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Battle of La Tremblaye
Part of the War in the Vendée
Lescure wounded during the battle, stained glass by Jean Clamens, Le Pin-en-Mauges, c.1890.
Date 15 October 1793
Location Cholet
Result Republican victory
France First French Republic Kingdom of France Vendéens
Commanders and leaders
Jean Léchelle
Antoine Bard
Michel de Beaupuy
Jean-Baptiste Kléber
François-Séverin Marceau-Desgraviers
Maurice d'Elbée
Louis Marie de Lescure
Charles de Bonchamps
Charles de Royrand
15,000 men 25,000 men
Casualties and losses
1,200 to 1,500 dead

The battle of La Tremblaye (15 October 1793) took place near Cholet during the war in the Vendée, and was a Republican victory over the Vendéens.


The republican Army of Mainz continued its progress and burnt down everything in its way. On 13 October it took Clisson, then Tiffauges and Torfou on 14 October. On 13 October, Charles de Royrand and his 3,000 men of the Catholic and Royal Army of Centre took refuge in Mortagne after having been pushed back by the Luçon division of general Antoine Bard, strong of 3,500 soldiers who had burnt down Les Herbiers and La Verrie.

Nevertheless, the Vendéen generals decided to evacuate the town, to fall back on Cholet and sent the artillery to Beaupréau. The order was rapidly executed, on 15 October the troops of general Kléber entered in an abandoned Mortagne, where they found 1,500 republican prisoners whom the Vendéens had forgotten in their cells. In the mean time, general Alexis Chalbos had regrouped his troops at Bressuire and headed on. The three republican armies converged towards Cholet where the decisive battle seemed to have to take place.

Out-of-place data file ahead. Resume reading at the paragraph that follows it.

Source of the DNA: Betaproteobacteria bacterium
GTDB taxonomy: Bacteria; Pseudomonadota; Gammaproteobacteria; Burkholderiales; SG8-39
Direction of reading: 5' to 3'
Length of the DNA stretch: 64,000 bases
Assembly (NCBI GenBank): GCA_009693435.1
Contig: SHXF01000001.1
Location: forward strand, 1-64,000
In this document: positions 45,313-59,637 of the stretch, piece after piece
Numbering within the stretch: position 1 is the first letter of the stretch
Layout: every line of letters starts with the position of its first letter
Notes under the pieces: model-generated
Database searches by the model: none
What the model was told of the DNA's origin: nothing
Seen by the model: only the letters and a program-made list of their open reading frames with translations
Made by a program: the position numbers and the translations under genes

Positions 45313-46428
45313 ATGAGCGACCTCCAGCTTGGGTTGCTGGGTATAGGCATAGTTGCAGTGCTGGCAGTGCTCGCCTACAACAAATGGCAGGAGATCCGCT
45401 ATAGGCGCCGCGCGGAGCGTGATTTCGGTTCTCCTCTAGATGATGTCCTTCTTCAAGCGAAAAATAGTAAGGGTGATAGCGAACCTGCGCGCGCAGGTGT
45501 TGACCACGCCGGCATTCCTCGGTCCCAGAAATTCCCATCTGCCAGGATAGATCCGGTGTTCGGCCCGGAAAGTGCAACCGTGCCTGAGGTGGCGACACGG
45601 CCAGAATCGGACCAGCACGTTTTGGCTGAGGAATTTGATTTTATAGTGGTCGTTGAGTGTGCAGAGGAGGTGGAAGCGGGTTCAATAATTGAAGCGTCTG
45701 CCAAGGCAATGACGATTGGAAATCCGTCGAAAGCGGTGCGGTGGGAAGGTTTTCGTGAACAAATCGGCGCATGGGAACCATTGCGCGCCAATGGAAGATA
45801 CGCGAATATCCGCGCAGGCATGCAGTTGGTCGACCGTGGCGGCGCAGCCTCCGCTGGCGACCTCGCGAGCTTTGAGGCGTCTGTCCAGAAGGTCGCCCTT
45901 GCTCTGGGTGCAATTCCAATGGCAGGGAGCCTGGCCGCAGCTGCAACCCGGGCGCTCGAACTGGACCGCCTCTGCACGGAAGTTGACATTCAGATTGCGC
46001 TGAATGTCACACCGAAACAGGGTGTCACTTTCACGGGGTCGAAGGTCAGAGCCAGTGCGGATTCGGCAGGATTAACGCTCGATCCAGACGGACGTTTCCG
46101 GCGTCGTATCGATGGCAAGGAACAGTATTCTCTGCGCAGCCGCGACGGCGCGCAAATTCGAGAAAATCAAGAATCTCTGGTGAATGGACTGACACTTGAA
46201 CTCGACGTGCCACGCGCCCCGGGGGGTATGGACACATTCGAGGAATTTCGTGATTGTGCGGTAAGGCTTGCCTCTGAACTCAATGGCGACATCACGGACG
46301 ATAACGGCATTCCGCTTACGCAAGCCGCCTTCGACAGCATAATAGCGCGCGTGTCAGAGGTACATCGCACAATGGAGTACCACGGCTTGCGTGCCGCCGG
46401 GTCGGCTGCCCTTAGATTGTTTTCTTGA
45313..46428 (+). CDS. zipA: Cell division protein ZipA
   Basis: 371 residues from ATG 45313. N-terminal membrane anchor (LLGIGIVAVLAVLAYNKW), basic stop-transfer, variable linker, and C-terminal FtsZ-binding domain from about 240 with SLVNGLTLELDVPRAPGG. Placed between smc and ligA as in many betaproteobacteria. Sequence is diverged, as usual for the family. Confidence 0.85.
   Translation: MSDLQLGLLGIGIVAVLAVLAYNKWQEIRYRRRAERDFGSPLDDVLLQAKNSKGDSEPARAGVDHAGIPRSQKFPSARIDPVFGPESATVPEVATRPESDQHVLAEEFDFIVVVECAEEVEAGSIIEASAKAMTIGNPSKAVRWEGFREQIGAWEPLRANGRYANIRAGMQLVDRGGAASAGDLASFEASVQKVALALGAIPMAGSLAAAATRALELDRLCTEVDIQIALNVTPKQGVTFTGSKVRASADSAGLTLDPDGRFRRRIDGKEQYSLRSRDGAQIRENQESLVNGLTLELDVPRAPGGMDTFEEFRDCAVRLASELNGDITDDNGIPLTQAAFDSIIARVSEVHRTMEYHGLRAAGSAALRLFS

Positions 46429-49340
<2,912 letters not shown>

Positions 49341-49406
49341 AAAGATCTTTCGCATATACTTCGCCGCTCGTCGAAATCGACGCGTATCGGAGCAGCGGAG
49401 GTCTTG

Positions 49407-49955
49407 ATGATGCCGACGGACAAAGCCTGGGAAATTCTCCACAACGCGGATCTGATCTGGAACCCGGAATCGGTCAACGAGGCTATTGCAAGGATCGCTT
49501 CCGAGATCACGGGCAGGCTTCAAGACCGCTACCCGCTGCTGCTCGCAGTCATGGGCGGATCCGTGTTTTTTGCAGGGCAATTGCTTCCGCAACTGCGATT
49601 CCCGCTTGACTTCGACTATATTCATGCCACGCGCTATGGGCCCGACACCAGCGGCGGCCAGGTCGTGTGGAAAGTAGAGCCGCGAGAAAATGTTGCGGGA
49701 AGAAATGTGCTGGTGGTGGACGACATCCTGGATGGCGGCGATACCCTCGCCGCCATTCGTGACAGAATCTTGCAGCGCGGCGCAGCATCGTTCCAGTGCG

The battleEdit

Vendéen generals D'Elbée, Lescure, Bonchamps and Royrand deployed their troops at Saint-Christophe-du-Bois. D'Elbée had sent a letter to Charette asking of him to attack the republicans by the side but he hadn't received any response.

On 15 October, the troops of the Army of Mainz and of the Luçon division started the attack close to the castle of La Tremblaye, south-west of Cholet. Lescure managed to push off the Luçon division which was tired after many days of walking. The general Bard, wounded, had to be replaced by his lieutenant, Marceau. But Beaupuy arrived later with reinforcements and pushed off the Vendéens. Lescure was busy rallying his men when a bullet hit him in the head and wounded him severely. This demoralized the Vendéens who thought the general had been killed and they pulled back to Cholet.


That evening, the Vendéen counsel met at Cholet while the republican soldiers were camping in front of the town. The generals wanted to defend the town square but their troops had little ammunition, and the artillery and powder were at Beaupréau with general Marigny. The Prince of Talmont, cavalry general, was given the task of finding ammunition but by 4 in the morning he had still not returned.

Eventually, the Vendéen generals decided to evacuate Cholet and fall back at Beaupréau, thus abandoning the town to the republicans.


  • Jean Tabeur, Paris contre la Province, les guerres de l'Ouest, éditions Economica, 2008, p. 145-146.
  • Yves Gras, La Guerre de Vendée, éditions Economica, 1994, p. 83.

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